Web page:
It’s Sunday. Let’s roast.
But first, a little bit about me on this fine day.
Growing up, I was admittedly a goody-two shoes. Much in the same manner as Hermione Granger (though, minus the know-it-all-attitude), frizzy hair and all, I was the straight A student. The quiet, teacher’s pet. The well-behaved. The rule follower. Never the rule breaker.
It was unfathomable to me to not get an A on a test. An A or an A+. An A- happened maybe once in a while. That is, until I hit grade 5, and I met the explorers.
You know the explorers. Ferdinand. Magellan. Columbus. Vasco de Gama. That test, I failed. Twice. So many people did poorly on it the first go that our teacher let those of us who failed (those of us included me) take it again. It was such a traumatic experience that my scores were burned into my head. Sixty-five percent on test #1 and a mild improvement of a seventy-seven on test #2. Still, that’s no A. Far from it. A lesson in humility.
In prepping for this recipe, those pre-pubescent Social Studies failures came crashing back as I read about the Portuguese colonization of Brazil in the 1500s (by Pedro Álvares Cabral, in case you were wondering). The Portuguese spread their wings far and wide, and along the way collected flavors from one place and dropped them in another. For example and for today’s purposes, piri piri sauce. Piri piri sauce, which is somewhat ubiquitous in Portuguese cuisine, gets its name from the piri piri chili pepper that originated in Mozambique and Angola, both Portuguese colonies. Eventually these flavors made their way to Brazil…and today, they hit my plate.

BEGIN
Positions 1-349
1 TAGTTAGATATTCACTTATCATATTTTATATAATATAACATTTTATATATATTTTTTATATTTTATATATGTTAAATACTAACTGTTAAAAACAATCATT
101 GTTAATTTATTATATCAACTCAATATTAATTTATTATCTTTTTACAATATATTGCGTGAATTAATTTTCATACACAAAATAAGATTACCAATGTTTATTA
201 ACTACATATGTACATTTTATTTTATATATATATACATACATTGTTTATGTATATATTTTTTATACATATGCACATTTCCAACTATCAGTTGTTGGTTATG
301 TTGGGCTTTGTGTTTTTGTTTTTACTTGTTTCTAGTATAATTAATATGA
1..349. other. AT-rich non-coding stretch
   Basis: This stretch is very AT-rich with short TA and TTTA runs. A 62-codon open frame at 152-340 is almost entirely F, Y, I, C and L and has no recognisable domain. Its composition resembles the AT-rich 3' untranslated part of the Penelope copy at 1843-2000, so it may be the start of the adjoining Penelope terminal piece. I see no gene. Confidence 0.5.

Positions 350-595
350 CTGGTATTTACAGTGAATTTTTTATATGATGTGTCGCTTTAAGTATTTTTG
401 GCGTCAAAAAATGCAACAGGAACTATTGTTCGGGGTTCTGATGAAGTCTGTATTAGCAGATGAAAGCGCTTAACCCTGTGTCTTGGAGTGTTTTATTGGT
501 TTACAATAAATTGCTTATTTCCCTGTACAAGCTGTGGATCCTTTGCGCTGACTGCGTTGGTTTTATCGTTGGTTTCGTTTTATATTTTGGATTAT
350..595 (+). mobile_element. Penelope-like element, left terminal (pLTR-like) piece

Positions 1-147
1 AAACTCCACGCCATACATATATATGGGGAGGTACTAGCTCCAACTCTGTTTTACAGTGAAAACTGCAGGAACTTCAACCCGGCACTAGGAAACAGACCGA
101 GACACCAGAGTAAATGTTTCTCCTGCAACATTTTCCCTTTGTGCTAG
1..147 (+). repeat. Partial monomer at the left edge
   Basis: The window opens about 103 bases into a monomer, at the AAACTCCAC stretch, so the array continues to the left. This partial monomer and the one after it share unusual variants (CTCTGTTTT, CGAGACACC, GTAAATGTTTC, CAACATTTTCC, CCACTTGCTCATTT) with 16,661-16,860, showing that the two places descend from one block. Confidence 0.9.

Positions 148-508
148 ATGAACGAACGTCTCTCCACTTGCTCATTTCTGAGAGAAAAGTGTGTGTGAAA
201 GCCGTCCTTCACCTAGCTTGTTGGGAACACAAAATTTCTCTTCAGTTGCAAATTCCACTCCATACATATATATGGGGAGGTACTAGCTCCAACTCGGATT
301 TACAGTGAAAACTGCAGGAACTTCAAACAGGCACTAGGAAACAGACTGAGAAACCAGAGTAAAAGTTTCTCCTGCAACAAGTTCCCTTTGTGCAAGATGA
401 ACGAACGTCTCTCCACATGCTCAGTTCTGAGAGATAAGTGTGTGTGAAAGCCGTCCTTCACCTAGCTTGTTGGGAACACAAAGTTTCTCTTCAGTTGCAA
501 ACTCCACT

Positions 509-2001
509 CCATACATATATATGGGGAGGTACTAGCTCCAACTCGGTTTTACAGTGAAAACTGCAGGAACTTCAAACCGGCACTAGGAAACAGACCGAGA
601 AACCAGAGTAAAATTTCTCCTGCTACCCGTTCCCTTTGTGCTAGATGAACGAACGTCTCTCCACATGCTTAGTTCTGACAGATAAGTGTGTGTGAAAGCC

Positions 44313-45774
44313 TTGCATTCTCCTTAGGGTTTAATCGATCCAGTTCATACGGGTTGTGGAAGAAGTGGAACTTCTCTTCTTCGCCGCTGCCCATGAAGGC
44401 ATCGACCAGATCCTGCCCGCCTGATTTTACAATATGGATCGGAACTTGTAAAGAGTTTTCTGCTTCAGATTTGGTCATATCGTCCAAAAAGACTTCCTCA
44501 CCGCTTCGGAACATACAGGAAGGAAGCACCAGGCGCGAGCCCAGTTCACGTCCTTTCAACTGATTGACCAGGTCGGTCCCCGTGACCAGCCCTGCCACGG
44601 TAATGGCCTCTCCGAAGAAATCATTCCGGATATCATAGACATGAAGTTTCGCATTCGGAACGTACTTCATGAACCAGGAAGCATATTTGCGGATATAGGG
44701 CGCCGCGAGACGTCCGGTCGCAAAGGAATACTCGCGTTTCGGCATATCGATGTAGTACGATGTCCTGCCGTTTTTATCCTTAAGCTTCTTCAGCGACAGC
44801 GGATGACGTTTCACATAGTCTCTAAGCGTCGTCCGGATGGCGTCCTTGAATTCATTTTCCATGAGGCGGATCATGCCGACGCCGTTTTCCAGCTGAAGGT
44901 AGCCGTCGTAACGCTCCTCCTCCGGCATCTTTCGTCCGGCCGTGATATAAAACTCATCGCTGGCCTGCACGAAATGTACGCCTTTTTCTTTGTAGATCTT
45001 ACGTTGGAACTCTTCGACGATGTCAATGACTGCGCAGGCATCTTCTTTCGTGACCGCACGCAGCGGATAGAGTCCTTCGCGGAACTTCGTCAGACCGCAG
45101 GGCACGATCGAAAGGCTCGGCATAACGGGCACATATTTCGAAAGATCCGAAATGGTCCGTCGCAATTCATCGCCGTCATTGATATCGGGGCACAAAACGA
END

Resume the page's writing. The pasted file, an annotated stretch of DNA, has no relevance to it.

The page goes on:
I can’t say this is a truly authentic piri piri sauce, but rather I combined the notable flavors from which it’s comprised- chili, citrus, paprika and oregano- with the flavors of my go-to-OMG-this-chicken recipe to dress up my Sunday roast. You know I like to improvise. Improvisation aside, the result was magnificent, and OMG-this-chicken-II, if you will, was born.
I served it with some roasted potatoes and a side of a broccoli-casserole-baked-thing that I had to make because I impulse bought some truffle smoked gouda at the grocery story because I lack self-control, and I needed a sensible and healthy way to eat the aforementioned cheese. It was very good, too. Improvisation suits me, apparently.
If you want to read a little more on how the Portuguese influenced the culinary landscape of the entire world, check this.
Also, I apologize for the lack of sexy pictures. It’s really hard to capture the mouth-watering essence of a roast chicken without having it look like it’s birthing an orange peel. I tried, a lot.
And if you want to see me before I became an insufferable know-it-all, here’s me and Little Buddha, a shout out for National Siblings’ Day. He was the one that broke the rules.
- 1 tsp fennel seeds
- 1 tsp crushed red pepper flakes
- 1 TB dried marjoram
- 1 TB dried thyme
- 1 TB coarse sea salt
- ½ tsp freshly ground black pepper
- 2 tsp hot chili powder
- 1 tsp smoked paprika
- 1 tsp oregano
- 1 orange, quartered and zested
- 3 TB olive oil
- 1 3½–4 pound chicken, rinsed and patted dry
- 1 head of garlic, halved crosswise
- Preheat oven to 375F.
- Mix all the spice and the orange zest in a mortar and crush with a pestle until you get a relatively homogenous looking mix Add the olive oil.
- Rub chicken inside and out with spice mixture. Stuff chicken with the orange and garlic. Tie legs together with kitchen twine and place on a roasting rack.
- Place the chicken in the oven and roast until the skin is browned and meat is extremely tender, about 1 ¼- 1 ½ hrs (depending on the size of your chicken). Let chicken rest at least 10 minutes before carving.
- Serve with side items of choice
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